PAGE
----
Glenrothes nurse awarded prestigious title of Queen’s Nurse
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Rhona Martin, a lead specialist community stroke nurse with Chest, Heart, Stroke Scotland, was selected earlier this year to take part in a nine-month development programme run by the Queen’s Nursing Institute Scotland (QNIS).
After completing the programme successfully, Rhona was awarded the Queen’s Nurse title along with 23 other community nurses and midwives at a ceremony staged at the Sheraton Grand Hotel in Edinburgh.
Queen’s Nursing in Scotland dates back to the late 19th century, when nurses completed specific training which allowed them to work as district nurses. They provided healthcare and health promotion to people in their own homes and became well respected figures within their community.
Following the introduction of a national certificate for district nursing, QNIS ceased training, awarding the original QN District Nursing title for the final time in 1969. The title was reintroduced to Scotland in 2017, with 20 community nurses chosen to take part in a transformational development programme which would see them become the first modern Queen’s Nurses. There are now over 150 contemporary Queen’s Nurses working across Scotland.
QNIS is a small charity and the QNDP is funded by grant making trusts and donations. We are incredibly grateful to the charitable trusts who have helped to fund candidates for the 2023 Queen’s Nurse programme. Without this financial support the programme would not be possible.
The Burdett Trust for Nursing has generously funded four candidates who are focusing their learning on primary prevention of cardiovascular disease. The Dunhill Medical Trust has supported six candidates who work with older people. NHS Lothians Charity continues to fund a nurse from NHS Lothian. One candidate has been funded by a scholarship from The General Nursing Council.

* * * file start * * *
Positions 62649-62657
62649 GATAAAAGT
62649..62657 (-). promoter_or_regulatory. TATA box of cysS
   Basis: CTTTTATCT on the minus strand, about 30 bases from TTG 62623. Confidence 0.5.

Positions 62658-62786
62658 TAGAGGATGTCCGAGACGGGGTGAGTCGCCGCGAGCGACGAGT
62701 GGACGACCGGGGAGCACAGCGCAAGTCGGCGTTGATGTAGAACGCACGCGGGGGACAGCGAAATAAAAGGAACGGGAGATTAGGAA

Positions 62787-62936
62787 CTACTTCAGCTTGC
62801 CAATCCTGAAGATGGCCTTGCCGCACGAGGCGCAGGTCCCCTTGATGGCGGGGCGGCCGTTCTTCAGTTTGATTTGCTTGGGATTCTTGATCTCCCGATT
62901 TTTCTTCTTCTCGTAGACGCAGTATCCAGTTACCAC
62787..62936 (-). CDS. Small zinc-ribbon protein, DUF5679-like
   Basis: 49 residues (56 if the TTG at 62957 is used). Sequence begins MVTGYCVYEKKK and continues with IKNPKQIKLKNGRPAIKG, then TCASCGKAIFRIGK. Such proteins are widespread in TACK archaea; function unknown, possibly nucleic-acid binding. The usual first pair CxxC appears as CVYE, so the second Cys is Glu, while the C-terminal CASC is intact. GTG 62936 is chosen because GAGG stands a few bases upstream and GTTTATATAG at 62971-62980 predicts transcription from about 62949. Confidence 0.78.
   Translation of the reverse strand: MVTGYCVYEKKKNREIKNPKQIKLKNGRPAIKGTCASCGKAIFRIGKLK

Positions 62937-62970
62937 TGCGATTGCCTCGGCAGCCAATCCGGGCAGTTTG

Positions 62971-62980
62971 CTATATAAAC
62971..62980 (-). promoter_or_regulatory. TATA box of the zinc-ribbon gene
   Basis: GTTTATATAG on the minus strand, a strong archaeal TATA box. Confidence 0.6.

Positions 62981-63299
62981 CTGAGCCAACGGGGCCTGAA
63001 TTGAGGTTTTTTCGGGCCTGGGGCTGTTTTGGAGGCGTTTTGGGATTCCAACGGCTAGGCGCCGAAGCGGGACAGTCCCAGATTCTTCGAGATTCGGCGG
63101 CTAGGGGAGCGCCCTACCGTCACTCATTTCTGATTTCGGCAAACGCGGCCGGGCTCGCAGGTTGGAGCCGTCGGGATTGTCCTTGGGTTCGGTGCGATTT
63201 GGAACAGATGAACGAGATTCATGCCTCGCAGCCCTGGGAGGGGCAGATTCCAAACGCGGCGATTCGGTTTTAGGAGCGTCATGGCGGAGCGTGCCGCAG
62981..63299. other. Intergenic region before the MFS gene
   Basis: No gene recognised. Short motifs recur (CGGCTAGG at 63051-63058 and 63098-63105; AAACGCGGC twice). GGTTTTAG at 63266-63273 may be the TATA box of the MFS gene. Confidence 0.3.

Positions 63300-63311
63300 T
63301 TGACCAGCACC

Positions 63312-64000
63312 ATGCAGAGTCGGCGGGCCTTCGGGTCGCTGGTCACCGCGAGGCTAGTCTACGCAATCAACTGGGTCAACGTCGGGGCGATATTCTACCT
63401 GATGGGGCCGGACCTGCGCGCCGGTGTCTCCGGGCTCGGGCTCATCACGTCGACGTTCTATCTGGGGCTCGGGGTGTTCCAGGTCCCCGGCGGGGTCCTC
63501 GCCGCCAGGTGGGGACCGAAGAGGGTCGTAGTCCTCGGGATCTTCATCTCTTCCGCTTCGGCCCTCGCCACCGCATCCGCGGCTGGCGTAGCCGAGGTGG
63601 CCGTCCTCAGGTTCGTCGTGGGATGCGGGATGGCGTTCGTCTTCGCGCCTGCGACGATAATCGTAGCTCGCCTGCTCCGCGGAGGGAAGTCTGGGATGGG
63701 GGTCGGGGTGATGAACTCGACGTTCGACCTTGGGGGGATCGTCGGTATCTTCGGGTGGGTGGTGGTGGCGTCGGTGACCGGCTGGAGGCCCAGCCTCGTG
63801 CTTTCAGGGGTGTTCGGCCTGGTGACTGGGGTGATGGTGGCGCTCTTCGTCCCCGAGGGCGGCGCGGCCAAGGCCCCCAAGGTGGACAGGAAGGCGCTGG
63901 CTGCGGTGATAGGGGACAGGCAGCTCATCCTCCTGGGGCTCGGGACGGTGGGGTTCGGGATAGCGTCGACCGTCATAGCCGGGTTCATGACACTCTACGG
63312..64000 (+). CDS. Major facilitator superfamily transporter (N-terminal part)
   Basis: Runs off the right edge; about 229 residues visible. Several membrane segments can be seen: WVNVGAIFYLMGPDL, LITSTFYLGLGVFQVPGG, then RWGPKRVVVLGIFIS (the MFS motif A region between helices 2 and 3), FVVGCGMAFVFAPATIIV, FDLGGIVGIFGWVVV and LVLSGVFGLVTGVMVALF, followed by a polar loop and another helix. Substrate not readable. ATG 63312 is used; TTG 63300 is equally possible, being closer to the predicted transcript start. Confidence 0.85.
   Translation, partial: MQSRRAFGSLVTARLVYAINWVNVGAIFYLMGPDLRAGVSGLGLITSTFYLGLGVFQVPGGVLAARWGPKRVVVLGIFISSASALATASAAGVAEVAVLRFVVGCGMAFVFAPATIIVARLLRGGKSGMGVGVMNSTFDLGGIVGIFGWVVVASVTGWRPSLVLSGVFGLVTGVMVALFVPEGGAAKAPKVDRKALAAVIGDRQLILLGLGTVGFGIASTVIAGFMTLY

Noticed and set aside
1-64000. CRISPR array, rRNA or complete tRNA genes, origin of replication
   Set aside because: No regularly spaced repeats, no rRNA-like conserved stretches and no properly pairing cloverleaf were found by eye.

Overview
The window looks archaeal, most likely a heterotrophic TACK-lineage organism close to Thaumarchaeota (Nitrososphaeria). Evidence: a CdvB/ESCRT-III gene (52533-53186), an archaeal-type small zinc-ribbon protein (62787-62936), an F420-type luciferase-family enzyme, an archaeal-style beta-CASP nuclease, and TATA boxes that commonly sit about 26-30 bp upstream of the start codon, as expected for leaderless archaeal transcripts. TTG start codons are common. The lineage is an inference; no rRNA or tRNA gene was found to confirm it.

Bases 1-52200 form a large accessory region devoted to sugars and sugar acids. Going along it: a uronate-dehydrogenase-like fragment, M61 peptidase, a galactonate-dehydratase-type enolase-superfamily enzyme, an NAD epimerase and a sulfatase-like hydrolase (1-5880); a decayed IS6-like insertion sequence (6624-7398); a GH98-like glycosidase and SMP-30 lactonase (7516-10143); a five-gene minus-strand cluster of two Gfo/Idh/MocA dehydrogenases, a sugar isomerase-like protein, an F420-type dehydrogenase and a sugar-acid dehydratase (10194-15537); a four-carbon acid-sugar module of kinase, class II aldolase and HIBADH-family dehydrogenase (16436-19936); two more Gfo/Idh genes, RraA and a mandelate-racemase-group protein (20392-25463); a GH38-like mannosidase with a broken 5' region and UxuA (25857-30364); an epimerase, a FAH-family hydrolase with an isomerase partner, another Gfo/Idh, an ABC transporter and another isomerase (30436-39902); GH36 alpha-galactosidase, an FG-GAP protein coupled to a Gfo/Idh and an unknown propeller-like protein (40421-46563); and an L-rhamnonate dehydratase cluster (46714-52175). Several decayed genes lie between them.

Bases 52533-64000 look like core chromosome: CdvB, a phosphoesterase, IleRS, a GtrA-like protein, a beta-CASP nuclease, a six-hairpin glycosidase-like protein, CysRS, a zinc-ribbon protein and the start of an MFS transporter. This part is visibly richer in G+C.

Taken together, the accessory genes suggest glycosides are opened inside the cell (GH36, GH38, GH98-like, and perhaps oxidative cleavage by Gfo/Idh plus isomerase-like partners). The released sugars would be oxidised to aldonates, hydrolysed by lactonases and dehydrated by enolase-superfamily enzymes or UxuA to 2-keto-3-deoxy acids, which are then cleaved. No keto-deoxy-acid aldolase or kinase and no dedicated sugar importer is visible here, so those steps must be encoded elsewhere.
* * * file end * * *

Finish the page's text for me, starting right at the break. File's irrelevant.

Scotland’s Gardens Scheme has been our funding partner since 1931 and we remain hugely honoured to be supported by this remarkable group of gardeners.
Nurses are selected by employer nomination and subsequent panel interviews for their clinical expertise and compassionate care.
This year, 24 community nurses/midwives were selected to complete the nine-month programme which consists of residential workshops, online workshops and individual coaching sessions.
The programme requires them to choose an issue for development which will have a significant impact on those they care for, so that the learning during the nine months is applied in practice.
Community nurses and midwives provide a wide range of support to the people in their communities including complex care for older people, support for substance misuse and advocacy for people with learning disabilities.
Clare Cable, QNIS nurse director, said: “These 24 exceptional individuals can be deservedly proud of being awarded this prestigious title.
“From the late 1880s, Queen’s Nurses were social reformers who were taking public health into people’s homes to help families take better care of themselves. The modern Queen’s Nurses are building on this proud heritage."